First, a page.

In an earlier set of poems, The Garden, Gluck retold the myth of Eden; in this sequence it is clear that paradise has been lost, and the poet, Eve-like, struggles to make sense of her place in the universe. For this old and still post-modern theme, Gluck bravely takes the risk of adopting a highly symbolic structure. She uses the conceit of parallel discourses between the flowers of a garden and the gardener (the poet), and between the gardener/poet and an unnamed god. The reader shares the poet's human predicament of being caught between these material and spiritual worlds, each lush and musical, drawing inspiration from both: from the flowers, a hymn to communality; from the god, a universal view of human suffering. The collection was awarded the 1993 Pulitzer Prize for poetry.
The award-winning author of The Triumph of Achilles looks here at relations between heaven and earth. More than half of the poems address an "unreachable father," or are spoken in a voice meant to be his: "Your souls should have been immense by now, / not what they are, / small talking things . . . This ambitious and original work consists of a series of "matins," "vespers," poems about flowers, and others about the seasons or times of day, carrying forward a dialogue between the human and divine. This is poetry of great beauty, where lamentation, doubt and praise show us a god who can blast or console, but who too often leaves us alone; Gluck, then, wishes to understand a world where peace "rushes through me, / . . . like bright light through the bare tree." Only rarely (in "The Doorway," for example) does the writing fail. But when dialogue melds with lyricism, the result is splendid. In "Violets" the speaker tells her "dear / suffering master": "you / are no more lost / than we are, under / the hawthorn tree, the hawthorn holding / balanced trays of pearls." This important book has a powerful, muted strangeness.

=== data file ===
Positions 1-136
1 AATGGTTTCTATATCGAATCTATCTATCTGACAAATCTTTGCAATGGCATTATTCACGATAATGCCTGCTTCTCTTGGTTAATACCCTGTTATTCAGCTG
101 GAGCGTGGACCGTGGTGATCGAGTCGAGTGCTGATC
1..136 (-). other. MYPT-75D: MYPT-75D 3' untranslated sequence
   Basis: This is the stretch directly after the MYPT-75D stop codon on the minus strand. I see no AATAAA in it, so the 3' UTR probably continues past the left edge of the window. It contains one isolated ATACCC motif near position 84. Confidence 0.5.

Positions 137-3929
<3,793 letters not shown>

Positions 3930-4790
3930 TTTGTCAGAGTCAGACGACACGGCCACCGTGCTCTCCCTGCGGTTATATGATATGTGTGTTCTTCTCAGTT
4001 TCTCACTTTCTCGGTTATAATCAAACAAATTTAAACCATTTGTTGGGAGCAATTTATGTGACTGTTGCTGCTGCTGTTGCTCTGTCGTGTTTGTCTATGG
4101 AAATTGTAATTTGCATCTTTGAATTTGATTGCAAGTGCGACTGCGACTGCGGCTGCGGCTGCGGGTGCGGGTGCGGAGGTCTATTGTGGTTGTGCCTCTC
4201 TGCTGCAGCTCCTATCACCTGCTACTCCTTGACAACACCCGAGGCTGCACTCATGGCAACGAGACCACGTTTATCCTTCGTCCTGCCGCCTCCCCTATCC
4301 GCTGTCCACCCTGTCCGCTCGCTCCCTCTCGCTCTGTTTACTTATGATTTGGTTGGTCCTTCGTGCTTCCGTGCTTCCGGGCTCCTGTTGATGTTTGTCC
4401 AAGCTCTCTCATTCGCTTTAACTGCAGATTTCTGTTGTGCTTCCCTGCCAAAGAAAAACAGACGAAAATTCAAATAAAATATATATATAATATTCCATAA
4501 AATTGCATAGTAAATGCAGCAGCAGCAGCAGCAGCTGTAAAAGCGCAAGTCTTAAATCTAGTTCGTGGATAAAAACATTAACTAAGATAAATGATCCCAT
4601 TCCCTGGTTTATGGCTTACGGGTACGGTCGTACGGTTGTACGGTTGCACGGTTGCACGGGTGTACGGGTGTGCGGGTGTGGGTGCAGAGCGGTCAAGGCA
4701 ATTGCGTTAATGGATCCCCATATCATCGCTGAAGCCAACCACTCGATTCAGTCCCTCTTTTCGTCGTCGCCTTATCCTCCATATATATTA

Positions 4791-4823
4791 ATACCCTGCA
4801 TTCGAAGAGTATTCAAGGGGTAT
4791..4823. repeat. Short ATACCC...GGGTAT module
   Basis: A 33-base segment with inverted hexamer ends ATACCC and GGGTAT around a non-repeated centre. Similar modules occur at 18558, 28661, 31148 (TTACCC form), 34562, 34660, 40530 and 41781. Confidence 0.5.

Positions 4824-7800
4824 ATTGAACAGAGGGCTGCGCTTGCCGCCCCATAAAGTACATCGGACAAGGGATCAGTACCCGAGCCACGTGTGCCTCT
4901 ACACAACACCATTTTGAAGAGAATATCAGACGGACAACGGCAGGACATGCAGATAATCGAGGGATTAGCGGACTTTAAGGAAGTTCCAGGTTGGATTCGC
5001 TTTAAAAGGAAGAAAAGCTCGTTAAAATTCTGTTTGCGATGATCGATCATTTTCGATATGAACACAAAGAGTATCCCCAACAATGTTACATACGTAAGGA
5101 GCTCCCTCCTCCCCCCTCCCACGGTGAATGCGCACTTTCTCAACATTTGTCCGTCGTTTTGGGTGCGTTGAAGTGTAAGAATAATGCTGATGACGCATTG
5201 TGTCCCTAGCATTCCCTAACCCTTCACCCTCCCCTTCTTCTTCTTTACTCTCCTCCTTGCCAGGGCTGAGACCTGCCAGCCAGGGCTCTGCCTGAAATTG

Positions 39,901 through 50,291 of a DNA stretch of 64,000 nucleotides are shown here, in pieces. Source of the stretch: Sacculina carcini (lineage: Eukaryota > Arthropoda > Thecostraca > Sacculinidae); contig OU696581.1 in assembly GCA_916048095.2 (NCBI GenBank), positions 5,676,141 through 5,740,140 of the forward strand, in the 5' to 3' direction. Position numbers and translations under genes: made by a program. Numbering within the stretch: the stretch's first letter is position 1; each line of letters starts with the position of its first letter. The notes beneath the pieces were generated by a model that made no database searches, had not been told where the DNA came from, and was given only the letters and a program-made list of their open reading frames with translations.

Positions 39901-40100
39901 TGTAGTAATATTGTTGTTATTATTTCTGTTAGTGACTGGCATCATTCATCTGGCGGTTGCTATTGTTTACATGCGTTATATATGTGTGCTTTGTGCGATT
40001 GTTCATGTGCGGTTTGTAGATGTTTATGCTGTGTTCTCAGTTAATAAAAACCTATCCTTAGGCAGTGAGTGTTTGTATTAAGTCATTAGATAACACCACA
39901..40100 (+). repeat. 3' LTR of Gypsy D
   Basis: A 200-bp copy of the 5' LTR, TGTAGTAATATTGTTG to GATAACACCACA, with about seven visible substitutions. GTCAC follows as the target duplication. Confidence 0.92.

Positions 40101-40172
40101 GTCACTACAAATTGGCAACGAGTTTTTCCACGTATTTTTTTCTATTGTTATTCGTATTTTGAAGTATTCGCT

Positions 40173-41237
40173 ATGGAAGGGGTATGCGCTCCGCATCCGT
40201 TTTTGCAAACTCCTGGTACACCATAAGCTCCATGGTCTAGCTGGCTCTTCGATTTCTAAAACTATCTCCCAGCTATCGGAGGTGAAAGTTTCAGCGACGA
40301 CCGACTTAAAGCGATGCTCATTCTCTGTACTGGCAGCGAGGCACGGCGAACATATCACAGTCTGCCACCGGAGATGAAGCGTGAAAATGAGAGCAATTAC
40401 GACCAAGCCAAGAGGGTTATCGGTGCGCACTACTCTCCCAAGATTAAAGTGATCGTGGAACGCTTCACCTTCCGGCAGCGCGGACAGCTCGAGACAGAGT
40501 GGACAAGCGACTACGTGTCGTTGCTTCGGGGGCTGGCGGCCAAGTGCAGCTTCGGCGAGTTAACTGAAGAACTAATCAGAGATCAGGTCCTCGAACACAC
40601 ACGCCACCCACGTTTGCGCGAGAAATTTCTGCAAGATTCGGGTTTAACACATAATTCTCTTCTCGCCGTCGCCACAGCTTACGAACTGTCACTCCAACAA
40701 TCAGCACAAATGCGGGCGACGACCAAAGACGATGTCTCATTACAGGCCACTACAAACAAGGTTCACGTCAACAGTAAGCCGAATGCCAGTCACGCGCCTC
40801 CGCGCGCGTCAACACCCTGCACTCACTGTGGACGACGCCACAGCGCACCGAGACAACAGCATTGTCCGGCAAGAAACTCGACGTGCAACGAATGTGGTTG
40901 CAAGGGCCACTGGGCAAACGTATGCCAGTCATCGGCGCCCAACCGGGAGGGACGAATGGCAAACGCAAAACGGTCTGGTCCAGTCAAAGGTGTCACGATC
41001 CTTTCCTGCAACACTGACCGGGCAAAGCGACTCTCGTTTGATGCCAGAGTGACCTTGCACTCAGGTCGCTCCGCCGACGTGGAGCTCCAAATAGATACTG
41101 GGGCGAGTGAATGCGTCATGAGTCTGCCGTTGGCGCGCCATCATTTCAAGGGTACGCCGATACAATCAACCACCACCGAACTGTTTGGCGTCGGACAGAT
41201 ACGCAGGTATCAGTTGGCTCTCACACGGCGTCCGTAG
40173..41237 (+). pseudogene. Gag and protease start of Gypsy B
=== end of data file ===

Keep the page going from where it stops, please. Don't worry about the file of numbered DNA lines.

Copyright 1992 Reed Business Information, Inc. --This text refers to an out of print or unavailable edition of this title.
The works at first appear dark and daunting, after some contemplation one sees life in a new light, of hope, and connection, renewal, and rebirth! Louise Gluck speaks to us all!Published on Oct. 28 2003
The Wild Iris has garnered much praise but its poetry is precious and pretentious. Gluck has been one of the most over-praised poets in America. Read morePublished on Jan. 21 2002
One of the best books of poetry I've ever read. Each time I pick it up I am newly astounded at the elegance and beauitfully contained passion of these poems. Read morePublished on Oct. 28 2000 by N. Dethloff
This book is amazing and well-deserving of the Pulitzer Prize it received. If you enjoyed "The Meadowlands" or are a fan of Gluck in general, then you will find... Read morePublished on May 5 2000
Iris is an elegant and noble flower even if it is a wild one.Ms. Glück sends us flowers of pain, love and dream.They come in thin bundles but mean so much...Published on Dec 1 1999
I loved this book! I picked this collection of transcendant poems while a senior in high school and was enthralled with its poignancy. Read morePublished on June 3 1999 by "bluestarla"
The Wild Iris by Louise Gluck is an intriguing collection of poems centered around life forms which seem to be present in her garden. Read morePublished on Nov. 24 1998